All three members contributed percussion overdubs. Robbins had never miked a bucket or a trashcan before, and the operation was further complicated by the fact the musicians’ feet would tip the bucket up while they were playing.
“On some tracks, we put a Shure Beta 52 under the bucket for that deep ‘P.A. kick drum’ low end,” says Robbins. “Otherwise, we miked them at a distance of about four or five feet away with either the M147 or the M147/C12VR M/S array.”
Rahim’s main goal in the studio is to make a record capturing the energy and immediacy of its live shows. So, percussion overdubs notwithstanding, the band decided to stick pretty close to its stage instruments for the new recordings. Robbins miked the guitar amps with a beyerdynamic M500—complete with a Steven Sank ribbon-stock mod—and a Royer R121, both placed off-axis, at about five inches away from the speaker, and run through API 312s. For the acoustic guitar tracks, Robbins aimed a M147 at the soundhole, and also pointed an AKG C414 TL2 toward the soundhole from the 12th fret. For Bordeaux’s bass, Robbins used an Electro-Voice RE20 and Audio-Technica AT4033, both run through a Universal Audio 2-610.
“I used no compression on the bass,” notes Robbins. “They have a weird Fender Bassman cabinet with 12" speakers aimed in at each other at a 90-degree angle. So I took off the speaker grille, and put the mics inside the cabinet—each on-axis to an opposite speaker, but 90 degrees away from each other.”
If any studio techniques pique Rahim’s interest, it’s the tactics used on early Beatles recordings, such as panning instruments hard left and hard right.
“For Ideal Lives, we panned the bass and guitar across from each other,” says Robbins. “This time, because there are so many more overdubs, we had to pan things a little differently. For example, we used two mics on the guitar amp, so I panned one mic to the left, and one to the right. It’s hard-panned, but it’s still a fairly narrow stereo image of the guitar. Then, we brought in the ‘extras’ in a kind of fun way, so you may hear the cowbell all the way over to one side, and the tambourine coming in way over to another side.”
Ten and a half days after hitting Magpie Cage, every song was recorded and mixed—a feat Robbins attributes to strong and decisive songwriting and pre-production.
“The mix is really mostly about balancing the tracks,” he says. “It’s down to the band’s sense for arranging its material and their sounds. Rahim knew exactly where everything belonged before they got into the studio, and that, to me, is the best way to work.”
Adding and subtracting percussion overdubs to basic tracks is a technique that has been employed, to varying degrees, in a number of different genres. The trick, of course, is ensuring that all those cool overdubs actually add rhythmic interest, rather than run the groove off the rails, or gum up the percussive impact. Happily, Rahim also wanted to evoke the panoramic stereo of old Beatles records, and savvy panning and positioning of mix elements can help clarify even the densest amalgam of overdubs.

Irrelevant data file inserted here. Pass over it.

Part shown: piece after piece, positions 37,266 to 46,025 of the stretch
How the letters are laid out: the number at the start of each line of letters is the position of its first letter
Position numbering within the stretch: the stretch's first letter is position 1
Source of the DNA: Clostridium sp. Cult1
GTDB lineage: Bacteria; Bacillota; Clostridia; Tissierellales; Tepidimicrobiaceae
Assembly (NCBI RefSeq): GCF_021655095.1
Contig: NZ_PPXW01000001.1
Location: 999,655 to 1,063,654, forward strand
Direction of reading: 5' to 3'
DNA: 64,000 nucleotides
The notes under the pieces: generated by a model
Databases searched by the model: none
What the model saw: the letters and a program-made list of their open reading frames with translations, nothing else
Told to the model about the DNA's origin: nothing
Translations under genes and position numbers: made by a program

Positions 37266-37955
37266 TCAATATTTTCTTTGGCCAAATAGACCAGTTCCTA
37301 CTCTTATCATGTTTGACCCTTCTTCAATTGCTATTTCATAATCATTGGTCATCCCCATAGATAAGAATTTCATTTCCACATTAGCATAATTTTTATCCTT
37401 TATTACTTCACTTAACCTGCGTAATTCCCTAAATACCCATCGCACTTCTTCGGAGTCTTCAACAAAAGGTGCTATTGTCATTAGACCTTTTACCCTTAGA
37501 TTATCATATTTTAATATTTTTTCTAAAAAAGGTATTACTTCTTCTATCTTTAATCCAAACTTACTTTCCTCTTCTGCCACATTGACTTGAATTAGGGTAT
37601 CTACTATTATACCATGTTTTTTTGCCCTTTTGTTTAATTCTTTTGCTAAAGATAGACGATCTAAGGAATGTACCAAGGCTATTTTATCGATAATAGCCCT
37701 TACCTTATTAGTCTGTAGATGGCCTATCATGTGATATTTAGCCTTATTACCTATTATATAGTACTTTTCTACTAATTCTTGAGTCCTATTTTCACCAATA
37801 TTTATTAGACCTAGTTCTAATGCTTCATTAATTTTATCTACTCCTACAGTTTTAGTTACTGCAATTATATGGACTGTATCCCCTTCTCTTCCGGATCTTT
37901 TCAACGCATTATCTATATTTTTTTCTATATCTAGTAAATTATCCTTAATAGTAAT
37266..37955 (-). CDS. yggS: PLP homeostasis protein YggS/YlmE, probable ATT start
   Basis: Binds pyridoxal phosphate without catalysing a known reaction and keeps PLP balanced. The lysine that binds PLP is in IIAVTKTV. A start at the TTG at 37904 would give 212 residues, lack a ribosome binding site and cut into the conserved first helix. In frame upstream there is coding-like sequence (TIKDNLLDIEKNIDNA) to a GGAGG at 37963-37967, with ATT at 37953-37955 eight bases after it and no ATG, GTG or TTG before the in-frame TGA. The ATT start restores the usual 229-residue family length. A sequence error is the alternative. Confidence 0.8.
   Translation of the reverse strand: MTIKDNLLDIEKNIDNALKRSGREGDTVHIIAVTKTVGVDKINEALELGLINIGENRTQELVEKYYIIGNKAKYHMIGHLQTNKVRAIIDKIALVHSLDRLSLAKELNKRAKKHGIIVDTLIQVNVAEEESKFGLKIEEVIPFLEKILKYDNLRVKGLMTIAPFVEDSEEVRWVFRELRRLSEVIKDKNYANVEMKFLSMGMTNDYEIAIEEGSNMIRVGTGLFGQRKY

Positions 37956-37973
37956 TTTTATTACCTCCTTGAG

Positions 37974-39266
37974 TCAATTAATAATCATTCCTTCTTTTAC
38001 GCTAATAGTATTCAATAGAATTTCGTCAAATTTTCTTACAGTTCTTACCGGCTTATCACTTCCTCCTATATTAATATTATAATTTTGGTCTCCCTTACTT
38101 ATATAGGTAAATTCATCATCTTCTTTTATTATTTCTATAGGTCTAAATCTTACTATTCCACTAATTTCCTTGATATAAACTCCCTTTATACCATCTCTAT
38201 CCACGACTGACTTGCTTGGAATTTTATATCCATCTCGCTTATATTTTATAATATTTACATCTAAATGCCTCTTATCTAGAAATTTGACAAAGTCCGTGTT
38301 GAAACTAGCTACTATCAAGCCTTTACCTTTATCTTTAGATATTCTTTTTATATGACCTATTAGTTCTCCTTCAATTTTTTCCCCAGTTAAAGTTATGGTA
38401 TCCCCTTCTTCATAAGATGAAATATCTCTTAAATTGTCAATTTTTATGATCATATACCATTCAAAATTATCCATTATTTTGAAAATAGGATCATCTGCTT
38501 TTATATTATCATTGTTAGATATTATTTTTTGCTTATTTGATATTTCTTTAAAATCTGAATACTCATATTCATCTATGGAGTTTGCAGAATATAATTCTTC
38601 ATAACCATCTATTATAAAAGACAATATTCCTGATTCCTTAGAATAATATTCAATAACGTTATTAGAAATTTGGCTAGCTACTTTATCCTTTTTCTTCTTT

The first step to percolating rhythmic layers is to consider narrowing the stereo spread of the drum kit. Pan the kick and snare to center, and pan the toms and overheads no wider than 10 o’clock and 2 o’clock. Now, experiment with moving the percussion overdubs around the basic drum pulse based on their frequency ranges (low end, midrange, high end). Try doing a bit of a Phil Spector-ish, monaural wall of sound with bass-oriented instruments—such as big floor toms and congas—and pan them in the middle. You’ll also need to tweak the relative volumes of these overdubs to ensure that the low end delivers a propulsive, dance-club boom, rather than just a bunch of muddy bass. If anything starts getting goopy, pan the offending low-end overdub ever so slightly to one side, but leave most of the hard-right and hard-left space for midrange and treble elements. I tend to pan midrange sounds (slapped congas, tablas, wood block, etc.) between 9 o’clock and 3 o’clock, and high-end parts (tambourines, triangles, hi-hat counter-rhythms, etc.) full left or right at 7 o’clock and 5 o’clock, taking care to nudge level relationships so as not to have everything chattering right in the listener’s face. I also mute parts here and there to open up mix space, and then add elements back to punch up a song section as needed. Ultimately, you should go with whatever methodology works for you, and as long as the groove cooks, you can rest assured you’ve managed your percussive textures brilliantly.